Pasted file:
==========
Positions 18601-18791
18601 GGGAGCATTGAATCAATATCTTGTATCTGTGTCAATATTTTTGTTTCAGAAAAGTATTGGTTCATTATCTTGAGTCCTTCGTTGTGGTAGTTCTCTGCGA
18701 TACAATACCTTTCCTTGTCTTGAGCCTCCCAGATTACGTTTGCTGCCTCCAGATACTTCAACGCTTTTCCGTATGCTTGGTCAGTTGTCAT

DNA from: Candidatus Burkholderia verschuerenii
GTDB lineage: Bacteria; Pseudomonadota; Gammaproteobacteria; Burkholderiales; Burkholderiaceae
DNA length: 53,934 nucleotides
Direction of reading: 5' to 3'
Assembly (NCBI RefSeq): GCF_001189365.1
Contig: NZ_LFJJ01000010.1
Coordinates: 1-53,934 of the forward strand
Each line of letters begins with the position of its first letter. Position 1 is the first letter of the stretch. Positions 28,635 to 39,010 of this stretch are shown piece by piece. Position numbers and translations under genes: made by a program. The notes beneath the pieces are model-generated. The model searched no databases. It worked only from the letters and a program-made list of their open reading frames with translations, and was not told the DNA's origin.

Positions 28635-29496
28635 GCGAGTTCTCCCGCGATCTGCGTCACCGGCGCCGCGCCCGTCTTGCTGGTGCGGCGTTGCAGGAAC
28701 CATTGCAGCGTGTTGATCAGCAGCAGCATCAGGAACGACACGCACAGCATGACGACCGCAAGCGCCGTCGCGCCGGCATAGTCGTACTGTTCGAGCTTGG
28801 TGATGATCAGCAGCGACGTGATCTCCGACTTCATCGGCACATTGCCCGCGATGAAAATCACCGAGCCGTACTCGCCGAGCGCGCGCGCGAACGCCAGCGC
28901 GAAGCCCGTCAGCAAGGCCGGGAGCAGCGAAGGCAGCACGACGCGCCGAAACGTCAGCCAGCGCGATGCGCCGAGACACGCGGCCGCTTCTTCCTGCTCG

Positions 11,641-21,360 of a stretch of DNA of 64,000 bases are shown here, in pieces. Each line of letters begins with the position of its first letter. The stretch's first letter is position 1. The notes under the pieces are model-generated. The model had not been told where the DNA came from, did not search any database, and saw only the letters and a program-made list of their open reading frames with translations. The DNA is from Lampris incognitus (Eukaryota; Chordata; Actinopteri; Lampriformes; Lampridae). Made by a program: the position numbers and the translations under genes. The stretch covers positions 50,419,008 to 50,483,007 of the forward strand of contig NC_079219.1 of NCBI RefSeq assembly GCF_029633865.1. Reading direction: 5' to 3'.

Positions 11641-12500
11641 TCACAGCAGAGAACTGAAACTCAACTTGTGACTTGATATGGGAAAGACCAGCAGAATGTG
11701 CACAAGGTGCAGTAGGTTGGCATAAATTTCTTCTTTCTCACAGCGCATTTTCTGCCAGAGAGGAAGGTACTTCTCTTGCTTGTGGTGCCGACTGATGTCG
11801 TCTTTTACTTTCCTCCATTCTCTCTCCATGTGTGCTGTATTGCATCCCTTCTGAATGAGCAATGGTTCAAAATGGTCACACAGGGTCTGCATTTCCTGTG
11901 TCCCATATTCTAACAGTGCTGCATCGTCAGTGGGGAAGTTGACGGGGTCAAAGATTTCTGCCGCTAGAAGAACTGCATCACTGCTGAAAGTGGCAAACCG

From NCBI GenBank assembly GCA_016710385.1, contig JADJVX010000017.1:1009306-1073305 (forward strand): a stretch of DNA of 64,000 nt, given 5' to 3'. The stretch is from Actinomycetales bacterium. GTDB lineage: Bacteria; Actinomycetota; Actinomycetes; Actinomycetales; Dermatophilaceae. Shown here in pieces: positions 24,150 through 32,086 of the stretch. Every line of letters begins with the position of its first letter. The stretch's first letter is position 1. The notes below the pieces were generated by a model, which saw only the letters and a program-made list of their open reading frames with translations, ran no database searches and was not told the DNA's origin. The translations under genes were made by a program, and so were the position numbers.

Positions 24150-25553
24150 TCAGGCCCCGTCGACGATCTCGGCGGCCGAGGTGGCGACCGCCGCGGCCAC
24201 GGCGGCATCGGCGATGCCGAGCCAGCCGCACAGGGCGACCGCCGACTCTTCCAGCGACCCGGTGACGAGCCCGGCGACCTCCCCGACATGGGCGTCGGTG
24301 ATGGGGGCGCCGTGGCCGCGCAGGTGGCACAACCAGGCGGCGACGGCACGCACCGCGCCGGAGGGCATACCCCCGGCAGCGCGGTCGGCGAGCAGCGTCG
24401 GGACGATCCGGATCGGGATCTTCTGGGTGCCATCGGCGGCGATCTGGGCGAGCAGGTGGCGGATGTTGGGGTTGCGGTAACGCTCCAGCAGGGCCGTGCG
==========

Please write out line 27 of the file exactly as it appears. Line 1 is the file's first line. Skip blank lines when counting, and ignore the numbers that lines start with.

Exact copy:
24301 ATGGGGGCGCCGTGGCCGCGCAGGTGGCACAACCAGGCGGCGACGGCACGCACCGCGCCGGAGGGCATACCCCCGGCAGCGCGGTCGGCGAGCAGCGTCG